Low oxygen concentrations in lakes and reservoirs are an ongoing environmental concern, particularly in light of increasing anthropogenic activity and climate change. Oxygen depletion processes in lakes are still not completely understood and a variety of models have been proposed based on limited field observations. Here, we present field measurements of oxygen depletion processes in a deep lake, Lake Geneva (Switzerland). The aim of this study was to quantify three basic processes controlling hypolimnetic oxygen depletion and their relative contribution to the total oxygen depletion (TOD) rate. Sediment oxygen uptake (SOU) and the flux of reduced substances were estimated based on oxygen microprofile measurements and sediment core data of reduced substances. Acoustic Doppler current profiler measurements and hydrodynamic modeling were used to ensure that SOU was measured under typical hydrodynamic conditions. Comparison with long-term monitoring data allowed for an estimate of the relative importance of SOU and water column mineralization (WCM). Results show a decrease in both SOU and WCM down to mid-depth which could not be explained by changes in hydrodynamic conditions or temperature. Below mid-depth, TOD increased due to an enhanced sediment area to water volume ratio (α). This vertical pattern of oxygen depletion is driven by (1) lake morphometry paired with increasing α, and (2) decreasing organic matter mineralization in the water column with depth. The findings are explained by a model which separates the oxygen depletion into an exponentially decreasing component, representing the fast-decaying fraction of the organic matter, and a constant background component.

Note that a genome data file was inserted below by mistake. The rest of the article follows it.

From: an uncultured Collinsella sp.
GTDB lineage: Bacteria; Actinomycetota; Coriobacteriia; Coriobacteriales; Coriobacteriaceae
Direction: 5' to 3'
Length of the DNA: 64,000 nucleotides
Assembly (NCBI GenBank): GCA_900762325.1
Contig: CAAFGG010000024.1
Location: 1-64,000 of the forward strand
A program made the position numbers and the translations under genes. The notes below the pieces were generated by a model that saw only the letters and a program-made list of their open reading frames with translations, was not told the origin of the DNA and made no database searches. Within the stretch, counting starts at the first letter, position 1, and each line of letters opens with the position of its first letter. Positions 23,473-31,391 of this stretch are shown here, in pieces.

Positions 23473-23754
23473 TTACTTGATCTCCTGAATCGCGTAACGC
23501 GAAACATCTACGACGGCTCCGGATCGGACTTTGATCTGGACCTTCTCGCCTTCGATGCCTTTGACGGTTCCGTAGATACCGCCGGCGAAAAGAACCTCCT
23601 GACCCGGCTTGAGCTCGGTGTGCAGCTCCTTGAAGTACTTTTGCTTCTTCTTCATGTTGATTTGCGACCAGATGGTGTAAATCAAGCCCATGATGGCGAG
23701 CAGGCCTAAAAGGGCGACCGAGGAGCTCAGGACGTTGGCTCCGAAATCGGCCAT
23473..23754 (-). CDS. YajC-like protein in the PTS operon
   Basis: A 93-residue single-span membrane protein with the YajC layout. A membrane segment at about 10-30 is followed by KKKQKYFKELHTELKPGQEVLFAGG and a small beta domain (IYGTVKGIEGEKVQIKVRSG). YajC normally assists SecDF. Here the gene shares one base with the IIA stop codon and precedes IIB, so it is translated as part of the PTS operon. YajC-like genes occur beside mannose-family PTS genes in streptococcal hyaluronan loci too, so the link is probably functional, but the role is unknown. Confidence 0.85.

ASJC Scopus subject areas
- Aquatic Science